SYDNEY -- Swimming Australia on Friday released the findings of a report into alleged misogyny in the sport, saying the "open and frank" feedback from female participants was "difficult to read."
The report was commissioned last June after Olympic silver medalist Maddie Groves alleged there was a misogynistic culture in swimming and then withdrew from the national trials for the Tokyo Olympics. At the time, Groves said she wanted to deliver a "lesson to all misogynistic perverts in sport and their bootlickers."
An independent panel established to investigate the treatment of women and girls in swimming gathered information from than 150 participants, including current and former athletes, coaches, parents and administrators.
Among 46 recommendations, the report calls for the establishment of a group to promote gender equality within swimming "to address areas such as leadership opportunities for women as coaches, officials, administrators and executives."
It recommends quotas to ensure the representation of women at the advanced and performance coaching level and calls on Swimming Australia to "never again select an all-male team" to manage national and international competitions.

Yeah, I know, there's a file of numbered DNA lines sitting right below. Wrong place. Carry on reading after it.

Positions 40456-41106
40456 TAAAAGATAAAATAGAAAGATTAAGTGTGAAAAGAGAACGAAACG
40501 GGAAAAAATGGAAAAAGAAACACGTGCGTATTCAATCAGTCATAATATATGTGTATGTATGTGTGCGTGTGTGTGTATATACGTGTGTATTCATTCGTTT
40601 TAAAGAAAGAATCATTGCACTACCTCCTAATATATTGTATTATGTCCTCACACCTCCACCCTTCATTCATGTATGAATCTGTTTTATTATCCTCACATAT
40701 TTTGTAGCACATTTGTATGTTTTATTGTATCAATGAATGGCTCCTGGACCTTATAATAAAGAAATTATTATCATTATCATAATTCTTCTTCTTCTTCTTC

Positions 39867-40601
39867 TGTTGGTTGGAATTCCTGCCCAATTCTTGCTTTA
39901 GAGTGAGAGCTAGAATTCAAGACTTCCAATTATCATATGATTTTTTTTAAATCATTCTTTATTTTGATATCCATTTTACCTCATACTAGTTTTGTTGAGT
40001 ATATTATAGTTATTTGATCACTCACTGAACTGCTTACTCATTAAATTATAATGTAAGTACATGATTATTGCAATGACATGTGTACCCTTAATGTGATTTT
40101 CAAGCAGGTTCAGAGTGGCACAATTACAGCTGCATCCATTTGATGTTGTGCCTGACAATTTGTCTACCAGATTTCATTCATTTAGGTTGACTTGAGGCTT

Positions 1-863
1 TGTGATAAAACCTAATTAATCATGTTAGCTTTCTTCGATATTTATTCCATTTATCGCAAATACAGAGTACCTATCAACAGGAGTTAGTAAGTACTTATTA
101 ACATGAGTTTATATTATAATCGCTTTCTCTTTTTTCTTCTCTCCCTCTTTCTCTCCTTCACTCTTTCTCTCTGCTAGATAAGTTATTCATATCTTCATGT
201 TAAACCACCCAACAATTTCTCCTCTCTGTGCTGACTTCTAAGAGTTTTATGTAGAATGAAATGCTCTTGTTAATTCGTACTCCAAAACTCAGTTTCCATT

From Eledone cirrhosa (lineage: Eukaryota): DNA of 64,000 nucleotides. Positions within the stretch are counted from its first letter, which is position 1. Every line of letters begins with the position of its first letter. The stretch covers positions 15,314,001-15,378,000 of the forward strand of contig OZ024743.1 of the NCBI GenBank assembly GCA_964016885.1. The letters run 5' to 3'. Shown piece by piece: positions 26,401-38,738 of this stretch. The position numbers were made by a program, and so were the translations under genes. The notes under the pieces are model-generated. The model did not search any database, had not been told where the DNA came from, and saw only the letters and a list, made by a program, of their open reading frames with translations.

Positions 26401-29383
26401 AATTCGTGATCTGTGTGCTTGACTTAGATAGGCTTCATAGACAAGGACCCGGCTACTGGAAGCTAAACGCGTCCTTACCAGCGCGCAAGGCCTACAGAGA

The report recommends no less than two women when four or more coaches are selected, and at least one woman where there are three or fewer coaches.
The report also addressed Swimming Australia's complaints system, calling for a character test in the selection criteria for coaches and support staff.
It demands that language used in coaching resources be "respectful towards women" in terms of describing athletes and physiques, and an end to the use of so-called skinfold tests "as a measure of body composition at any stage of a swimmer's career."
If the reports' recommendations are adopted, coaches will have to undertake specific education on "female-specific health concerns."
In a statement accompanying the release of the report, Swimming Australia apologized "unreservedly" to any athletes adversely impacted and said it is "committed to change to ensure these negative experiences are not repeated."
Swimming Australia president Kieran Perkins said the the board acknowledged the ultimate collective responsibility and commitment in addressing the recommendations.
"The feedback was open and frank and there were experiences recounted that were difficult to read," the statement said. "Broadly, the review found that Swimming Australia must address the coaching gender imbalance, coaching culture, education and accreditation, governance structures and the complaints process."